Three Popes Reflect Upon the Three Days of the Easter Triduum

Three Popes Reflect Upon the Three Days of the Easter Triduum

We are now in the Easter Triduum. On Holy Thursday, Jesus gives us the two great sacraments which are intimately related to his presence, the Eucharist and the Holy Orders. On Good Friday, we celebrate the passion and death of Our Lord. Then, Holy Saturday introduces us to Christ’s descent into Hades to save Adam and, in the Evening, we celebrate the Easter Vigil. 

How beautiful it would be if we see these three days which are intimately related and brought about our salvation in the vision of Popes St John Paul II, Benedict XVI and Pope Francis. These three perspectives, coming from these three Popes, are given to us through the Wednesday catechesis, preceding Holy Thursday. 

In his Catechesis of Wednesday 27 March, 2002, Pope St John Paul II spoke about Holy Thursday. According to the Polish Pope Holy Thursday reminds us of what happened in the Upper Room wherein Christ made a gift of himself to the Church, instituted the ministerial priesthood and left to his disciples the new commandment, the commandment of love. He left us himself in the Eucharist as the food of our salvation. Following the Mass commemorating the Lord’s Supper, we as Christians are invited to keep a vigil of adoration with the Lord, obeying the desire that he expressed to the Apostles in the Garden of Olives: “Remain here and keep watch with me” (Mt 26,38) (no.2).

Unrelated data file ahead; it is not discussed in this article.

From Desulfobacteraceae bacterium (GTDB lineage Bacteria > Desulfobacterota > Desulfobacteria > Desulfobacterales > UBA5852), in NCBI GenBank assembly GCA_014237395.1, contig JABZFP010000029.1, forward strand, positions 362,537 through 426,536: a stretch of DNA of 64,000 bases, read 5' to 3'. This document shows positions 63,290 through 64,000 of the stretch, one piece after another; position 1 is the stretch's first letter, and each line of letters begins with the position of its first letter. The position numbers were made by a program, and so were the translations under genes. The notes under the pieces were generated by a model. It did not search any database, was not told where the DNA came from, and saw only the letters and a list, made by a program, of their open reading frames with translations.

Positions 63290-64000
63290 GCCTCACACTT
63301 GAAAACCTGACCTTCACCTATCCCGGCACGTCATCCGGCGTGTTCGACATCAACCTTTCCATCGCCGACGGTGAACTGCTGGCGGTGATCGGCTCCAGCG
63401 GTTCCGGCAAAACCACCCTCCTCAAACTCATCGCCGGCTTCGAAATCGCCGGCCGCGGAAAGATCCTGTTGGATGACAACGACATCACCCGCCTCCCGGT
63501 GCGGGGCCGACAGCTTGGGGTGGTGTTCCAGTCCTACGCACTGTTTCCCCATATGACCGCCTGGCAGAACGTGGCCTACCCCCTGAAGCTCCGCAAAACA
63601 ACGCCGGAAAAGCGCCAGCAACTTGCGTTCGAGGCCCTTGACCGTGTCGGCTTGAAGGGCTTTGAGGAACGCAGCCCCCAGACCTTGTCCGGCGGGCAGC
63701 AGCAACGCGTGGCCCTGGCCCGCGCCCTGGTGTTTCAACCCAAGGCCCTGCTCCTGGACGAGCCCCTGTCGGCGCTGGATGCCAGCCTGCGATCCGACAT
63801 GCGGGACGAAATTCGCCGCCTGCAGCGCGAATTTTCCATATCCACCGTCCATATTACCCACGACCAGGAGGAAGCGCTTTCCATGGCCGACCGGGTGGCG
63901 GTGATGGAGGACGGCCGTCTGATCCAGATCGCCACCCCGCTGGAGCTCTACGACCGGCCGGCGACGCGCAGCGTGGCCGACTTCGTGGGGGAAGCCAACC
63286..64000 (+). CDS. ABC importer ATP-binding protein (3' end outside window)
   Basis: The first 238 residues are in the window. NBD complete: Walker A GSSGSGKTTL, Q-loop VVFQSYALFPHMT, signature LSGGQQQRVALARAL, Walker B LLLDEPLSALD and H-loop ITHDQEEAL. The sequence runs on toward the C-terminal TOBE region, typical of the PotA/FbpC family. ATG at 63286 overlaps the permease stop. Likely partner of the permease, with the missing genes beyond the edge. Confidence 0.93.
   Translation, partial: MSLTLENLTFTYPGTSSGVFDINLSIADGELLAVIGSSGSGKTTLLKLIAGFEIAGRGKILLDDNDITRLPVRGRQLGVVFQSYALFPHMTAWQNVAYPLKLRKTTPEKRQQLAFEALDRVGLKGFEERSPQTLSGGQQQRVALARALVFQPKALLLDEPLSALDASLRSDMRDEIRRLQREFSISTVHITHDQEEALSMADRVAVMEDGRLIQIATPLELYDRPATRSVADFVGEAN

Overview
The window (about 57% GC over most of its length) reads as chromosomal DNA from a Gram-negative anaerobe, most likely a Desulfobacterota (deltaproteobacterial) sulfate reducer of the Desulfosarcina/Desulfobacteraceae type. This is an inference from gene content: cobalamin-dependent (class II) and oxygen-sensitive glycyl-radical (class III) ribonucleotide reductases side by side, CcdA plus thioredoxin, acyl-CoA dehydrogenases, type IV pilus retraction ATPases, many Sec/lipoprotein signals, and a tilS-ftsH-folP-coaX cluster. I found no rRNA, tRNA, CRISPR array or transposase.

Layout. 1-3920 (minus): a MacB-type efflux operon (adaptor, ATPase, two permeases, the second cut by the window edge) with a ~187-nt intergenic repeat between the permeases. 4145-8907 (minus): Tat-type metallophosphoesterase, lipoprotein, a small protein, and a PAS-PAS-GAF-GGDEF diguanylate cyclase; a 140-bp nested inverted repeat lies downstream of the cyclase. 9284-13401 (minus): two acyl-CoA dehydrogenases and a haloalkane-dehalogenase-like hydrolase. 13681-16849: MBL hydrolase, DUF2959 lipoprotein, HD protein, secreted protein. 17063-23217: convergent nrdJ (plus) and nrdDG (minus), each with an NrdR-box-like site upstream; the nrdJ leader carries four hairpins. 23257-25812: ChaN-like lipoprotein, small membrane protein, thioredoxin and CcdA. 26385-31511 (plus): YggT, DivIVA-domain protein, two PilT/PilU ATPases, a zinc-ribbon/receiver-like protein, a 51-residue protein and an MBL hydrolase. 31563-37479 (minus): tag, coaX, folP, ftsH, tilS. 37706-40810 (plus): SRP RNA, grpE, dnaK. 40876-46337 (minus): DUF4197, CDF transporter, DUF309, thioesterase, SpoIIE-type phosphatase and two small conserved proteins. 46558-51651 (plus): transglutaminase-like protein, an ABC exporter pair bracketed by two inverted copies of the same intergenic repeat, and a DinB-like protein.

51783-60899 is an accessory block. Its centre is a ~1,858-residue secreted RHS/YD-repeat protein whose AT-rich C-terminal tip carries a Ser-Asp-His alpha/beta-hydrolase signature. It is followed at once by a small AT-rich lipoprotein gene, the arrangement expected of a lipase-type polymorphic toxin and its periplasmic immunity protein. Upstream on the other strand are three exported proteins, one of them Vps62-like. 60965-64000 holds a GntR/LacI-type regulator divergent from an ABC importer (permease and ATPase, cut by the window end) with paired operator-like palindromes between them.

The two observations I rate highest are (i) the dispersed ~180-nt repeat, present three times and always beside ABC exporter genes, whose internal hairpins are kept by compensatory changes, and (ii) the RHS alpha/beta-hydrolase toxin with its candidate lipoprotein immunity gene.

Pope Benedict XVI treats Holy Thursday in his Wednesday catechesis of 20 April 2011. In his rather lengthy reflection on the subject, the German Pope defines Holy Thursday as the day on which the Institution of the Eucharist and of the Ministerial Priesthood is commemorated. He also refers to the Chrism Mass in the morning which, each diocesan community, gathered round its bishop in the cathedral church celebrates. In this Mass, the sacred Chrism, the Oil of the Catechumens and the Oil of the Sick are blessed so that these oils will be used for the sacraments of Baptism, Confirmation, priestly and episcopal Ordination and the Anointing of the Sick.